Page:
Project Profiles : SSiS

Project Profiles - Pipeline Services

Sahara Audio-Video Successfully Locates Two Leaks on a DN1600 Steel Pipelines

20 May 2012 

Leak detection and simultaneous CCTV inspections were recently performed on a critical transmission main in Gauteng.  Approximately 2.4 km of the pipeline was surveyed and two (2) large leaks were detected.

 Neither leak presented any surface signs i.e. standing water or abnormal vegetation.  The leaks have probably been present for at least five years and would have gone unnoticed for many more years if it was not detected.  Using the simultaneous CCTV inspection capability of the system, it was possible to also confirm that both leaks were located at pipe joints that had previously been repaired. Visual observations also enabled confirmation of the internal pipe condition as well as the extent and severity of biofilm growth inside the pipeline.

The inspection outcome will aid the water utility in accurately planning for the leak repairs.

Leakage may or may not be classified as a structural failure depending on its location and its severity. Corrosion of the pipe wall may lead to perforation and leakage. Leakage can also occur at joints and contribute to mechanical failures due to eroding pipe bedding support. It has been noted on multiple occasions that pipelines often leak before they fail and that many leaks on large diameter pipelines never surface.  Leakage can therefore be seen as an indicator of wall penetration by pitting and the integrity of pipe joints and is hence a useful indicator of the overall pipeline condition.  In addition, other very useful information is generally gathered regarding the overall operation and condition of the pipeline such as air entrapment and movement, location of bends and illegal connections etc.




Sahara Finds 'Undetectable Leak'

Recent hydrostatic pressure tests on a newly completed section of an 1800 mm diameter steel pipe forming part of a major new water scheme, showed a loss of pressure in excess of the acceptable standards. It was evident that the pipeline was leaking and the Contractor was facing penalties if the source of the leak could not be found.

The Contractor first carried out extensive visual and physical checks to confirm that all components were sound. When the pressure test still failed, the services of a leak detection specialist were procured that made use of the latest conventional acoustic correlation techniques. After spending three days on site, trying numerous techniques and technologies and excavating two (2) ‘dry holes’, the specialist contractor failed to locate the leak(s).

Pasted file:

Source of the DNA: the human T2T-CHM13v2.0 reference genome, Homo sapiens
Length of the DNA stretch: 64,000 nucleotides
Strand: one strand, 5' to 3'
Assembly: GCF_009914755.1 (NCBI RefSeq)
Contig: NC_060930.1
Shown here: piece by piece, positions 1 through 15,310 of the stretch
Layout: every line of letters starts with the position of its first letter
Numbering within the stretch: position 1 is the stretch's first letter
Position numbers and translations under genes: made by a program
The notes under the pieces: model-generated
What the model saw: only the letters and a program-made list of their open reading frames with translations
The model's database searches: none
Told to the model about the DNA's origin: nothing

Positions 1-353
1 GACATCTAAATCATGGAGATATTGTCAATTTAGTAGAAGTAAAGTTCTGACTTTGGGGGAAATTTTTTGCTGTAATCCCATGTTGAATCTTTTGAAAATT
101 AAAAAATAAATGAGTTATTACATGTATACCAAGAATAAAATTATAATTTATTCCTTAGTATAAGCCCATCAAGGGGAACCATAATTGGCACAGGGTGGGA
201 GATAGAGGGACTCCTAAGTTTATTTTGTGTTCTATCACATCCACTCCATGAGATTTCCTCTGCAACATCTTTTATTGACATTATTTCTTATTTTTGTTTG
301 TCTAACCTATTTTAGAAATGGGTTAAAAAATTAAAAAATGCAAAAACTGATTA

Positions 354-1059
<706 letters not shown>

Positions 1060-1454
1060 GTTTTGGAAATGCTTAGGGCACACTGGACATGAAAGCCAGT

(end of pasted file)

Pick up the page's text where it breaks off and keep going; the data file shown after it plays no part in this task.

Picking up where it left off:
SSIS Pipeline Services (SSIS) was contracted to search for the elusive leak(s) using the Sahara inspection technology.

The leak was detected on the very first inspection!

Upon excavation of the leak it was found to be at the invert of the pipeline on a defective joint at the exact location pinpointed by Sahara. During the pressure testing, in excess of 100 000 litres of water were pumped into the pipe section. The leaked water, however, quickly disappeared into the surrounding permeable soil. As with most high-pressure bulk pipeline leaks, the identified leak did not surface nor did it show any surface signs of a leak.


The Case to Assess Large Diameter Pipelines

Within the water conservation and demand management (WCDM) fraternity, there is often the mistaken perception that leak detection on large diameter transmission mains is not important as these leaks will nearly always surface. Nothing could be further from the truth. Based on extensive inspections performed to date on bulk pipelines (i.e. ≥ 300 mm diameter) in South Africa, more than 80% of all high-pressure leaks never showed any surface signs of leakage.

Equally important is the fact that although there are physically many more leaks on smaller distribution pipelines (and the perception that fixing these leaks would be more cost-effective and beneficial compared to bulk pipeline leaks), the actual contribution of these leaks to the total system losses (i.e. distribution + transmission pipelines) could vary from 63% to as little as 13% (see Table 1 below).

The conventional acoustic correlation approach to leak detection is generally accepted and proven within the reticulation and urban environment on smaller diameter pipes with many service connections spaced closely together.

Transmission mains, however, present difficulties for this approach. Sound waves attenuate more quickly as diameters increase, meaning that the larger the pipe, the closer together the access points need to be for these methods to be effective.

Leak noise decays rapidly as it travels down the barrel of the pipe and water column and is exacerbated by decreasing pipe stiffness associated with increasing pipe diameter. On large diameter pipelines the spacing between access points is invariably not sufficient as was also shown in a recent comparison study conducted by Sydney Water. The project again confirmed the fact that even large leaks on transmission mains do not necessarily show surface signs and also proved the inefficiency of conventional acoustic correlation on large diameter pipelines.